Managing Difficulty in Games

Vince Palban

Figure 1: Game Over image by Sigmund on

The difficulty is a concept that is present in all video games. It is the catalyst for challenge in a video game and this is an aspect of the game design process that must be given serious thought for game developers to be able to achieve their desired experience within their game. Difficulty can serve many different purposes in a game, each of which has an effect on players and their overall experience. Difficulty can serve as the foundation or stepping stones for progression, helping players learn the game and keeping them engaged throughout their experience, it can become an obstacle that players must overcome to progress in a game or it can serve as a punishment for a lack of mastery. Not every game needs difficulty to serve all, or any, of these purposes and thus it is crucial for game developers to define what purpose difficulty serves in their game and to manage the difficulty within their game to achieve this desired purpose. This process of managing difficulty is both extremely subjective and intricate and is entirely dependent on the needs of the game and the experience developers wish to convey yet many have sought to find the ideal course of action or, at the very least, the aspects which must be considered while undertaking the task. To begin learning about these intricacies, we must first discuss the forms of difficulty used by developers in their games.

Types of game difficulty and progression

Difficulty in video games is a very intricate and heavily debated subject on personal, professional, and academic levels. Being the very foundation of challenge within most games, difficulty and how it progresses throughout a player’s experience is a crucial yet subjective aspect for all game designers and their individual games. There are two standard difficulty systems present in most modern video games being Static Game Difficulty(SGD) and Dynamically Adjusted Difficulty or Dynamic Difficulty Adjustment(DDA) as it’s more commonly referred to as. SGD refers to the standard choice difficulty that many are familiar with i.e. Easy, Medium, Hard, that persists throughout the whole game whereas DDA is a system within a game’s design that will change factors within the game(often discreetly)  in an attempt to adjust the difficulty to the player’s individual needs. Alexander et al., (2013) explore the effects of both of these systems of player enjoyment in their study testing both types of difficulty on players of different skill levels playing their proprietary game. Both difficulty types, SGD and DDA, have their own benefits, downfalls and effects on player experience to varying degrees and despite the ongoing debate on the validity of one or the other in modern game design, both persist due to the niche that each system fills.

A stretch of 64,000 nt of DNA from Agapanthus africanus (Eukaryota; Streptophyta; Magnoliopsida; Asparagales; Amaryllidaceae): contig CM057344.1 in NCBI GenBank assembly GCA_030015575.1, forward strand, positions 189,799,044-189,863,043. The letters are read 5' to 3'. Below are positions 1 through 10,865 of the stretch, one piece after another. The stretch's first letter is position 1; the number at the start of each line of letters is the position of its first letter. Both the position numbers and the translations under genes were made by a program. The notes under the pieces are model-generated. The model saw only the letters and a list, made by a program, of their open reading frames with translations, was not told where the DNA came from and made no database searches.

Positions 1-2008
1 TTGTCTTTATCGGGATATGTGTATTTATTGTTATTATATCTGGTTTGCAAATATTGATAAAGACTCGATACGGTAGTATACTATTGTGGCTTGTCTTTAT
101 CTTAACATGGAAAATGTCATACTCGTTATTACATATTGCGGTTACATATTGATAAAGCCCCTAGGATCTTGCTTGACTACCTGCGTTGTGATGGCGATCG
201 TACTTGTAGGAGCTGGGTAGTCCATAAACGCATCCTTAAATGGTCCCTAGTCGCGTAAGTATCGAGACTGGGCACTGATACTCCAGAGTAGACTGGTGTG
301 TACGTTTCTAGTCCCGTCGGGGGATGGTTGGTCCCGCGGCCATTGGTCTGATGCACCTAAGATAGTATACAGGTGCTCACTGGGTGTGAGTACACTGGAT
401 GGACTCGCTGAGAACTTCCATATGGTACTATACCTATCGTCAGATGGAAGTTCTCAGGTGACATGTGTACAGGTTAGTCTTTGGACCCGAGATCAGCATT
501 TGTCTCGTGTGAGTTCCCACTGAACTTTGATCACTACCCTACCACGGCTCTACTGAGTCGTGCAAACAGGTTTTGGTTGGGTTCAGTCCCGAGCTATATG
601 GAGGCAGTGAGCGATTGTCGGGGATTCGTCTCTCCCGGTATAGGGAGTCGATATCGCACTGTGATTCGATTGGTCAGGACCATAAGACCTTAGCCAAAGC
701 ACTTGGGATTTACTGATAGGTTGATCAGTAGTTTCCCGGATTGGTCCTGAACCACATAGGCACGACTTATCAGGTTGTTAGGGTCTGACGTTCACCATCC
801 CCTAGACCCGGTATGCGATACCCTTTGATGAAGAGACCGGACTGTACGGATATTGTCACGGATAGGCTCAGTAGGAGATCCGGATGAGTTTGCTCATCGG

Types of players and factoring their skill/experience

An essential factor in the process of deciding and implementing the kind of difficulty a game should have is factoring in the game’s player base and the skill and experience of its players. It is imperative that designers find the right challenge-skill balance for their players to provide an enjoyable and engaging yet still challenging experience. Although some developers may choose to intentionally disregard player ability in favour of encouraging mastery of their game such as in games like the Dark Souls series or Hollow Knight, the most common and effective approach for adjusting the challenge-skill gap in games is to employ DDA techniques for balancing. Kristan et al. (2020) discuss several of these systems that have been implemented in popular games and data in a paper by Alexander et al. (2013) indicates that overall, DDA systems fare better in matching a player’s own perceived skill for all skill levels in comparison to SGD systems. Honing a game’s difficulty to suit the largest majority of players is a difficult and extremely intricate process but is a necessary aspect of game design that designers must undertake to produce a game of mass appeal.

Flow State and competency